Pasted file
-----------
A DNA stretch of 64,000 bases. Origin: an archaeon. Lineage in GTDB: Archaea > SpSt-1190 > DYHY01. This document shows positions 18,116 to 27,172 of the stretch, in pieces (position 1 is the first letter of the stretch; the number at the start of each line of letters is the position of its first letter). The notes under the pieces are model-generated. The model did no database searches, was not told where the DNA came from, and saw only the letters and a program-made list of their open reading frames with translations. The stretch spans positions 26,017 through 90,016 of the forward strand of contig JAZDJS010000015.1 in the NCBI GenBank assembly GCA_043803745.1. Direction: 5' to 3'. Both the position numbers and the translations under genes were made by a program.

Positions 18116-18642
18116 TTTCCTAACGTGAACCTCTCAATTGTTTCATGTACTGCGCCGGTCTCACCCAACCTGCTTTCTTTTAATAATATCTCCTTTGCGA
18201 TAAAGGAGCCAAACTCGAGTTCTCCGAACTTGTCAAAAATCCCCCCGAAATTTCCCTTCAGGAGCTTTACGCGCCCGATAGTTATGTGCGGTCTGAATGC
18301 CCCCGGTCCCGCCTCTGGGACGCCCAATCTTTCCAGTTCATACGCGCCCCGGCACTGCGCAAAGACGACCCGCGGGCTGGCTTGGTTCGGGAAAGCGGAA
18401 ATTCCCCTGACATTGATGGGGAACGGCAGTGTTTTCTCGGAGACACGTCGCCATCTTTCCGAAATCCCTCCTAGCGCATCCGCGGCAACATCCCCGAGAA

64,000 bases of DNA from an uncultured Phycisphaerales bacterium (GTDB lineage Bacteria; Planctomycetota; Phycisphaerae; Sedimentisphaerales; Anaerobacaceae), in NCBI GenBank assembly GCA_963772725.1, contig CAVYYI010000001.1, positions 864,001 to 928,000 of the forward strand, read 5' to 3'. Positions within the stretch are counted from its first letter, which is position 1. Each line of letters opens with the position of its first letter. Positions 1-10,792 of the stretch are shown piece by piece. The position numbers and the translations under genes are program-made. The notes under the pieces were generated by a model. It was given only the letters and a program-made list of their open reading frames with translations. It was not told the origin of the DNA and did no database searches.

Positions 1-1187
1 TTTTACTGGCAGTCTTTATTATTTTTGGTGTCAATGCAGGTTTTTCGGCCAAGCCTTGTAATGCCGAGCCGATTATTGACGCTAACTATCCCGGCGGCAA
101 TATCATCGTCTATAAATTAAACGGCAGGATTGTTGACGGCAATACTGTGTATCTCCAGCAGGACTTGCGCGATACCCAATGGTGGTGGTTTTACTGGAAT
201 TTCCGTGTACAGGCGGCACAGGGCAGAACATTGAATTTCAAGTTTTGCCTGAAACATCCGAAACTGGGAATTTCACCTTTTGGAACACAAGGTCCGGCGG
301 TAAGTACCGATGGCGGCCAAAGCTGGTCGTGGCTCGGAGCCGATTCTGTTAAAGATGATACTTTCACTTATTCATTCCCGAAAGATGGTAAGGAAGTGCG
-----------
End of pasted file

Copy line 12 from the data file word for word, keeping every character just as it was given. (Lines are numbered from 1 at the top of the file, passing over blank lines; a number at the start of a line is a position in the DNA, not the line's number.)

301 TAAGTACCGATGGCGGCCAAAGCTGGTCGTGGCTCGGAGCCGATTCTGTTAAAGATGATACTTTCACTTATTCATTCCCGAAAGATGGTAAGGAAGTGCG